The climate breakdown and the ecological collapse are today’s reality. Yet, in order to act, it is not enough to acknowledge this, it is necessary to go to the roots of the phenomenon. In his book Less is More, economic anthropologist Jason Hickel identifies the cause of these crises in the perpetual expansion of capitalism that is devastating the planet. We interviewed the author to better understand this process and his perspective on a post-capitalist world.
In your book Less is More you write that we can trace the cause of the ecological crisis back to Descartes’ dualism, the world divided in two: man is separate from nature. Not only, man has to dominate nature, own it. Can you explain how this mechanism was so deeply interiorized and has, consequently, produced capitalism first, and then the ecological crisis?
For most of human history, people recognized a fundamental interdependence between humans and the rest of the living world. They refused any strict separation between the two. As a result, most civilizations placed cultural and ethical constraints on the exploitation of living ecosystems. This changed around the 1500s, when early capitalists sought to destroy these beliefs in favor of a new ontology, or theory of being, where humans alone are subjects with spirit and agency, while “nature” is mere matter – an object to be exploited and manipulated for human ends. This became known as dualism. These ideas pre-existed Descartes, but Descartes formalized them in his philosophy and they became dominant in Europe during his time.
It is difficult to separate the history of capitalism from the history of dualist philosophy; the two arose together. Dualism was and remains important to capitalism because capitalism needs to treat nature as “external” to itself. The very possibility of “growth” depends on depressing the costs of resource inputs to below the level of the value you actually extract from them. In other words, you have to somehow “cheapen” nature. Dualism is the mechanism for doing this. We even use dualist language explicitly to this day: we talk about “externalizing” costs – an idea that is only possible because we believe, bizarrely, that nature is somehow external to humans. It’s not surprising that such a system would very quickly produce extraordinary ecological crisis.
The issue with capitalism is the “cult of growth,” as you call it, the pursuit of growth as an end in itself. Even the so-called “green growth” is an issue, as it presents a paradox and cannot exist. What is the antidote to the cult of growth?
When people think about capitalism they tend to think of things like markets and trade. But of course, markets and trade existed for thousands of years before capitalism. What makes capitalism distinctive is that it is organized around and dependent on perpetual growth. It is the only economic system in human history that is intrinsically expansionary. The thing about “growth” is that it is a propaganda term. In reality what is usually going on is a process of extraction, enclosure and commodification, which quite often harms human communities and living ecosystems. All of this gets repackaged in the language of “growth,” which sounds so cuddly, so natural, so obviously good. Who in their right mind would be against growth? As a result, we all line up calling for more growth when otherwise we might not. We are not served by this language. It is an obstacle to thought. We need to be clear about things we actually want to achieve: better health outcomes, better education, fairer wages, affordable housing, clean energy. We should pursue these things directly, rather than blindly growing the GDP and hoping that this will somehow magically help us achieve our social goals. We need a more rational approach.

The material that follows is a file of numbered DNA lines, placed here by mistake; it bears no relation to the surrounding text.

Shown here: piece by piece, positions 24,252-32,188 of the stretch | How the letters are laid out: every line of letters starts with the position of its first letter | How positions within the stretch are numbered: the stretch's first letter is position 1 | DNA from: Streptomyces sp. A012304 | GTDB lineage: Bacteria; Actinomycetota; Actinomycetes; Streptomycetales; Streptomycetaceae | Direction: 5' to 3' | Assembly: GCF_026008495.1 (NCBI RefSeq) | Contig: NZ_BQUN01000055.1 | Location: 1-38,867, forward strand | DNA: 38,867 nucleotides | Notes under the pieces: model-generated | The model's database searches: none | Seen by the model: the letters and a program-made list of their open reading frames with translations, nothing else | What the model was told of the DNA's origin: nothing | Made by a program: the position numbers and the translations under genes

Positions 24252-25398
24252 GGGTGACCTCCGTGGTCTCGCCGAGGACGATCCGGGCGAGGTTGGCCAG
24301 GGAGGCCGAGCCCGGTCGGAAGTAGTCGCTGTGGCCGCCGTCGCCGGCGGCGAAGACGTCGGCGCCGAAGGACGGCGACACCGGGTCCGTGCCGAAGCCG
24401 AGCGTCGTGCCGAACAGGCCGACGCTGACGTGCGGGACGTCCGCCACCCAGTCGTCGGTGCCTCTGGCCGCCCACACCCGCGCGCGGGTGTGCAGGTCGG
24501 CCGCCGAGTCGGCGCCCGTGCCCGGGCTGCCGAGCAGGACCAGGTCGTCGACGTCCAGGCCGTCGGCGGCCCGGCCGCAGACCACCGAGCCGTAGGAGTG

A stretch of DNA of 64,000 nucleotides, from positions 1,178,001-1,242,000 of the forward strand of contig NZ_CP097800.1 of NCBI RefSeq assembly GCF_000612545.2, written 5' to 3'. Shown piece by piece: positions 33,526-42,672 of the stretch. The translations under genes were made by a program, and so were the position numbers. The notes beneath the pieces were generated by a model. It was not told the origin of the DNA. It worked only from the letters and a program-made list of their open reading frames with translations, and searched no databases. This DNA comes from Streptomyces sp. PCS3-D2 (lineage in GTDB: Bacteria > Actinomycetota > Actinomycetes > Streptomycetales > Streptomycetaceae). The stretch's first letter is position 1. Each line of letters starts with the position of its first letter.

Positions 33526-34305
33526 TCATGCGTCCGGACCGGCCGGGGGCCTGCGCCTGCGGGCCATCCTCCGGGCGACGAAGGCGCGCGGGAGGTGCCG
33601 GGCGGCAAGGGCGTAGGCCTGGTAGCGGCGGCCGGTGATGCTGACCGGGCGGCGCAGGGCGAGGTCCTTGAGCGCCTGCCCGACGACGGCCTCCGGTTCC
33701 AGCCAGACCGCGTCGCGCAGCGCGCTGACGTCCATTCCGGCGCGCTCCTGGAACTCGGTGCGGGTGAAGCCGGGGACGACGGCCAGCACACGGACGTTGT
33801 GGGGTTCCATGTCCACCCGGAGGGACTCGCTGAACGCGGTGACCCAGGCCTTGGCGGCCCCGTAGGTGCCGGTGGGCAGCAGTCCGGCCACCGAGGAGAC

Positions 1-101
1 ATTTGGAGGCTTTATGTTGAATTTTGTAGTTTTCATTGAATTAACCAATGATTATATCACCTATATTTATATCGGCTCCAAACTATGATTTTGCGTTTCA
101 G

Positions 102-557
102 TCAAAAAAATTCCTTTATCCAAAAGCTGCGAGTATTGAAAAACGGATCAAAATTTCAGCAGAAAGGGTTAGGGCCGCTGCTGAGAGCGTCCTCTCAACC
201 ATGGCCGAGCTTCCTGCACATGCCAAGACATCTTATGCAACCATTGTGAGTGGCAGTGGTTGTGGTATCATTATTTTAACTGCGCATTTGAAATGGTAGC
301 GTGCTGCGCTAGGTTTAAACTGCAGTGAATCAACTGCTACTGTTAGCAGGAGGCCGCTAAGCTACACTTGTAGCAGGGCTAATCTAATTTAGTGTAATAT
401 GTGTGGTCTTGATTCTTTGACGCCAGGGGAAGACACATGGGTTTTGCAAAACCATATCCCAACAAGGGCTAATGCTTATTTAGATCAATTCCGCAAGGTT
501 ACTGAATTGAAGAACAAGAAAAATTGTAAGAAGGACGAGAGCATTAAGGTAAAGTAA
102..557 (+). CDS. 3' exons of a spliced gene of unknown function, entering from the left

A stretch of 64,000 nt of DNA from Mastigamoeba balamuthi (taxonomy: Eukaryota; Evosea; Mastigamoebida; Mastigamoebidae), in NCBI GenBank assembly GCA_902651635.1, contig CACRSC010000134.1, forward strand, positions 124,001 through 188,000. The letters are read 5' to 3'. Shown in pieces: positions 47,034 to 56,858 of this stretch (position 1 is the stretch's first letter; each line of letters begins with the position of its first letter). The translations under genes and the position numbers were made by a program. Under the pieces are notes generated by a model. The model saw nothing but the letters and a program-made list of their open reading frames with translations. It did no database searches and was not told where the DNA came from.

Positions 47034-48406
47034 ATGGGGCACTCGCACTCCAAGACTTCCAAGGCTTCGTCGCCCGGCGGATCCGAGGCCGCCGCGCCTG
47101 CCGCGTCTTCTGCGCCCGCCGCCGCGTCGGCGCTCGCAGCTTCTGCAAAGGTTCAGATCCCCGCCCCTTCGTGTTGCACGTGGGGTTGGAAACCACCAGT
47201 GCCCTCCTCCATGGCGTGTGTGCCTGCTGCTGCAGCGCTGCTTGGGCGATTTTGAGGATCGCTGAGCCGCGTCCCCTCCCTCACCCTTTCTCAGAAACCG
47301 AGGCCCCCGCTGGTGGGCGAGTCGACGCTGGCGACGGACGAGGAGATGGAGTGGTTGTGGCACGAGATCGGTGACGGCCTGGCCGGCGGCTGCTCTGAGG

What would you respond to those who say: “But growth got us where we are, growth is the reason for human progress, longer life expectancy, welfare…”?
We know from empirical studies that there is no causal relationship between GDP growth and social outcomes. In fact, past a certain point, which high-income nations have long exceeded, even the correlation breaks down. What actually matters is how resources and income are distributed. The historical record is clear that the main drivers of human progress have been progressive social movements, which have intervened to demand things like universal public sanitation, healthcare, housing, fair wages, clean water – quite often against the interests of the capitalist class.
This is why we see such a discrepancy between GDP and social outcomes around the world. The USA is one of the richest countries on the planet, with a GDP per capita of $65,000. Spain has 55% less income, but it beats the USA on key social indicators, with a life expectancy that’s five years longer. There are many examples like this. Over and over again, we see that it’s possible to achieve very high levels of human development with relatively low levels of GDP. This should not be surprising because, again, GDP is not a metric of social provisioning (use-value) – it is primarily a metric of commodity production (exchange-value). We need to recognize the difference between the two.
You pinpoint a fundamental paradigm of capitalism: growth has always been based on systems of colonization, ergo of oppression. Are today’s processes of “atmospheric colonization” – a small number of high-income nations being responsible for nearly all emissions – and of patriarchy linked to this?
We often think of capitalism and colonialism as separate, but they are not – they arose together in the 1500s as part of the same project. The rise of capitalism in Europe depended completely on appropriation of resources and labor from the global South, including mass enslavement and state-sponsored human trafficking. Colonialism may be officially over, but colonial patterns of plunder continue to this day. Growth in high-income nations relies on a significant net appropriation of resources and embodied labor from the global South. Think of who makes our smartphones and laptops, who grows our coffee and tea and palm oil, who mines the coltan and lithium that’s in our devices, who sews our clothes.